Port scanning is a method of detecting vulnerable nodes in a network by accessing different ports on a host (a device connected to the network) or the same port on different hosts. It can be used by cybercriminals in the preparatory phase of an attack to harvest information about the target host, as well as by information security experts as a tool for locating vulnerable nodes in IT infrastructure.
Types of port scanning
There are several types of port scanning:
- Horizontal scanning or network scanning sends requests to the same port on different hosts. Attackers use horizontal scanning to prepare for a mass attack.
- Vertical scanning sends requests to different ports on the same host. Attackers typically use vertical scanning to look for vulnerabilities in a preselected target.
Port scanning methods
There are various methods of checking which ports are open and accessible externally. The most common are:
- SYN scanning. SYN scanning involves the establishment of a half connection with the destined target. Is a tactic that a malicious hacker can use to determine the state of a communications port without establishing a full connection. This approach, one of the oldest in the repertoire of hackers, is sometimes used to perform a denial-of-service (DoS) attack. SYN scanning is also known as half-open scanning.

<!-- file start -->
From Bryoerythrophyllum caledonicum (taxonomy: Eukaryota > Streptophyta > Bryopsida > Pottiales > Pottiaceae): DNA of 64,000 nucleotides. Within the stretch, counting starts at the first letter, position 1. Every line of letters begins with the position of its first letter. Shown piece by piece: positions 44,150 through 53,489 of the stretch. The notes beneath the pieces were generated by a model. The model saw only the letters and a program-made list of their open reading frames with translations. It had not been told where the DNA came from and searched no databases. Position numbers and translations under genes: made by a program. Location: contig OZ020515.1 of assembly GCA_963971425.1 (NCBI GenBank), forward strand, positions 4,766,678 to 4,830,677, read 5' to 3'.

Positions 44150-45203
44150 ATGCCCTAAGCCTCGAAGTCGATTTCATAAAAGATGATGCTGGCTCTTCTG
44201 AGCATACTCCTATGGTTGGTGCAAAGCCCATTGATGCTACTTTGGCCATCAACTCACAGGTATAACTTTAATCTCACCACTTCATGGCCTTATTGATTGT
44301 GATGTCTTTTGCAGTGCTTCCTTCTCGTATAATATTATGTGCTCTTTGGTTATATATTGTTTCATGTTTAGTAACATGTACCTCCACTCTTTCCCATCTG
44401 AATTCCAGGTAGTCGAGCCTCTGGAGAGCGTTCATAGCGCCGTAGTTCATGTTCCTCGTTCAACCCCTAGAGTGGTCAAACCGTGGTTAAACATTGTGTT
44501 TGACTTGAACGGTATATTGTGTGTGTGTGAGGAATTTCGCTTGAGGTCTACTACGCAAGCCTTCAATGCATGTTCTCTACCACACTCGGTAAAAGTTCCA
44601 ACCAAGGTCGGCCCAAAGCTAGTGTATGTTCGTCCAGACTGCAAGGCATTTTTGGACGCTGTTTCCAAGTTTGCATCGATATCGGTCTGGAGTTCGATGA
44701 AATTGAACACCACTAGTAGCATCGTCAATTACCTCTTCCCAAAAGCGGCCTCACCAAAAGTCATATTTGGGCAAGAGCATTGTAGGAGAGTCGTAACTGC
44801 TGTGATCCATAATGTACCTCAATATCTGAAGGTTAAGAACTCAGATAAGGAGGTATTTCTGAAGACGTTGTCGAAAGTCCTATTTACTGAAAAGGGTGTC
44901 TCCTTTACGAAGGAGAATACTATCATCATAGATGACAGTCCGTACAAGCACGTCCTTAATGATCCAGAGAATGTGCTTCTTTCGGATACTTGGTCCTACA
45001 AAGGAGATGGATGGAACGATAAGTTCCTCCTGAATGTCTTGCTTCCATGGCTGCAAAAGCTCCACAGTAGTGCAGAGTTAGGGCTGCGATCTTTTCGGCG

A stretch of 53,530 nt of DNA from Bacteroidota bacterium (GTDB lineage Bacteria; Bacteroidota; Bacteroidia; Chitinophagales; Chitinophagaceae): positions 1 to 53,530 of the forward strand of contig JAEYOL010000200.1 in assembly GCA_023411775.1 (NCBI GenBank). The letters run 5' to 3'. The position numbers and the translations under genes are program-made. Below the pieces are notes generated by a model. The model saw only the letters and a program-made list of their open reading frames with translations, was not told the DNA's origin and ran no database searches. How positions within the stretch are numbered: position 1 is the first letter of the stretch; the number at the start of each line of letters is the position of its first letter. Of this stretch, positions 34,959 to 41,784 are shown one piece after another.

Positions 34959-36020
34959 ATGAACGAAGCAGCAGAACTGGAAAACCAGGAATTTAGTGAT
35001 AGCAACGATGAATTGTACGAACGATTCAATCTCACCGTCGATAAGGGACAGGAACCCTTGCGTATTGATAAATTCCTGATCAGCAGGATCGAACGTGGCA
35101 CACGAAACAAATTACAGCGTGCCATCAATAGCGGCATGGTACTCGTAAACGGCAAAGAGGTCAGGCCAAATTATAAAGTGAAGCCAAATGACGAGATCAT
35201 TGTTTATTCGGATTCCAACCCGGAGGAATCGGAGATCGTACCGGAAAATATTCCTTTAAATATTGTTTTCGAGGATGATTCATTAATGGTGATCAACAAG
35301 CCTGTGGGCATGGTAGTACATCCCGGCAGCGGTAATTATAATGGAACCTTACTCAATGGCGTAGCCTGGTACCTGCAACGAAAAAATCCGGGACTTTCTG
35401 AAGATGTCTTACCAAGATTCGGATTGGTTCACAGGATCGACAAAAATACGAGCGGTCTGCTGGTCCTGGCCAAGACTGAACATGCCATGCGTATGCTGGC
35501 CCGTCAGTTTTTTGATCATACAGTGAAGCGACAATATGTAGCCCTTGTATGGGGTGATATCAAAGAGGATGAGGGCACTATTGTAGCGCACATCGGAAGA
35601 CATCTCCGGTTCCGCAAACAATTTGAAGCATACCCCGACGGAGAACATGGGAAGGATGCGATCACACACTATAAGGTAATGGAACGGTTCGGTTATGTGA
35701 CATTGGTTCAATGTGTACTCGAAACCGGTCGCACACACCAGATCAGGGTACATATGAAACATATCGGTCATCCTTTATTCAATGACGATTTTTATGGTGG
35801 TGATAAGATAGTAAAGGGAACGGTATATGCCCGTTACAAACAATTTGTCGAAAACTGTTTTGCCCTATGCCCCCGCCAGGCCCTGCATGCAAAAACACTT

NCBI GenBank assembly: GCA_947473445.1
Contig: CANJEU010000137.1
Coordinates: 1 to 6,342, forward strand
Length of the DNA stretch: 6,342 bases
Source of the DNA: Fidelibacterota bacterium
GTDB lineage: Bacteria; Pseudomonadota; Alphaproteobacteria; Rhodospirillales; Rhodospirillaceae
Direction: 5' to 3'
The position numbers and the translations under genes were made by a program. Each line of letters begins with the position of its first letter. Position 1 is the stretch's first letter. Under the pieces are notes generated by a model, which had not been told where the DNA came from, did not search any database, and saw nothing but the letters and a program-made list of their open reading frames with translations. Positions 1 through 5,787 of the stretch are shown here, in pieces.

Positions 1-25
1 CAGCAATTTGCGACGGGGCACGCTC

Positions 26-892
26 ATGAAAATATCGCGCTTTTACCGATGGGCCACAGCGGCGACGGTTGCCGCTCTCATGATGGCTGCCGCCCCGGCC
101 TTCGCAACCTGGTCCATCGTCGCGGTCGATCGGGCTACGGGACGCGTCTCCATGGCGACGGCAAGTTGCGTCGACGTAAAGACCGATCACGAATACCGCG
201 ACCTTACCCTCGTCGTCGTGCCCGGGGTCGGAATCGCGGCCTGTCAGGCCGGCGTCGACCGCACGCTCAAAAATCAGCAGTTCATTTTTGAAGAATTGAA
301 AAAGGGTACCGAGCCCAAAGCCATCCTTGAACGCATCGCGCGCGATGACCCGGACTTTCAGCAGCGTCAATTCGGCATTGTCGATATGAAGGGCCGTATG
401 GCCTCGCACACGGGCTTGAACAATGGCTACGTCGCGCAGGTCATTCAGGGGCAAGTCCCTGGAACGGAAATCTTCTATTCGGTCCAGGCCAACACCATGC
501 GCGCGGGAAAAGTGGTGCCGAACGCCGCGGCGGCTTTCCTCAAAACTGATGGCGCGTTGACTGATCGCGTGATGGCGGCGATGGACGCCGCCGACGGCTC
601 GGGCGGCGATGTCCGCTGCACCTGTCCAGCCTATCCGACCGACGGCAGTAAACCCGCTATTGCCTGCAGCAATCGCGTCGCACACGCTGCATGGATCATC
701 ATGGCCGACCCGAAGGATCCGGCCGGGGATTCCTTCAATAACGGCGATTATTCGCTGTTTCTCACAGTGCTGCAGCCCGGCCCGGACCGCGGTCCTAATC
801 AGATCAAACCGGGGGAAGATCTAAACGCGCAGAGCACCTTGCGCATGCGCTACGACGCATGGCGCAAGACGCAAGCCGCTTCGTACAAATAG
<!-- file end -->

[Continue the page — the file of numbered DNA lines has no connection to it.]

- TCP scanning. Commonly involves establishing a full connection, and then subsequently tearing it down, and therefore involves sending a significant number of packets to each port that is scanned. Compared to other types of scans, a TCP Connect scan is slow and methodical.
- UDP scanning.UDP scans, like TCP scans, send a UDP packet to various ports on the target host and evaluate the response packets to determine the availability of the service on the host. As with TCP scans, receiving a response packet indicates that the port is open.
- FIN scanning. In a FIN scan attack, a TCP packet is sent to the remote host with only the FIN flag set. If no response comes from the host, it means that the port is open. If a response is received, it contains the RST/ACK flag, which means that the port is closed.
- ACK scanning. The ACK scanning method is used to determine whether the host is protected by some kind of filtering system. In ACK scanning method, the attacker sends an ACK probe packet with a random sequence number where no response means that the port is filtered (a stateful inspection firewall is present in this case); if an RST response comes back, this means the port is closed.